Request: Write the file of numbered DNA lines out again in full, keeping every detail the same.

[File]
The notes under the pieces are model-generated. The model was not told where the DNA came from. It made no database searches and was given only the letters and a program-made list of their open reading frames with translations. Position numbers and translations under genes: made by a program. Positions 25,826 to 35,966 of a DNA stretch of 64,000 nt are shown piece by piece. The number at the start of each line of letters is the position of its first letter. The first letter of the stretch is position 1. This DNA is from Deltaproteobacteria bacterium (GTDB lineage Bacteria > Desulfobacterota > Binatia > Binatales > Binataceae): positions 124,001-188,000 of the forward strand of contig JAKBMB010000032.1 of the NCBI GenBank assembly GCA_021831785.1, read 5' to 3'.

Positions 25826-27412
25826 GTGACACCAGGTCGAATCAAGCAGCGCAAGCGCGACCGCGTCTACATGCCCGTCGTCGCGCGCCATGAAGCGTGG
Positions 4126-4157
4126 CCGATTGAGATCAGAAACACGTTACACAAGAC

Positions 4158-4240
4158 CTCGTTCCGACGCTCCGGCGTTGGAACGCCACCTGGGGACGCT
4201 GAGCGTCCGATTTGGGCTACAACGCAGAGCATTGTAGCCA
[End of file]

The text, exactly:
The notes under the pieces are model-generated. The model was not told where the DNA came from. It made no database searches and was given only the letters and a program-made list of their open reading frames with translations. Position numbers and translations under genes: made by a program. Positions 25,826 to 35,966 of a DNA stretch of 64,000 nt are shown piece by piece. The number at the start of each line of letters is the position of its first letter. The first letter of the stretch is position 1. This DNA is from Deltaproteobacteria bacterium (GTDB lineage Bacteria > Desulfobacterota > Binatia > Binatales > Binataceae): positions 124,001-188,000 of the forward strand of contig JAKBMB010000032.1 of the NCBI GenBank assembly GCA_021831785.1, read 5' to 3'.

Positions 25826-27412
25826 GTGACACCAGGTCGAATCAAGCAGCGCAAGCGCGACCGCGTCTACATGCCCGTCGTCGCGCGCCATGAAGCGTGG
Positions 4126-4157
4126 CCGATTGAGATCAGAAACACGTTACACAAGAC

Positions 4158-4240
4158 CTCGTTCCGACGCTCCGGCGTTGGAACGCCACCTGGGGACGCT
4201 GAGCGTCCGATTTGGGCTACAACGCAGAGCATTGTAGCCA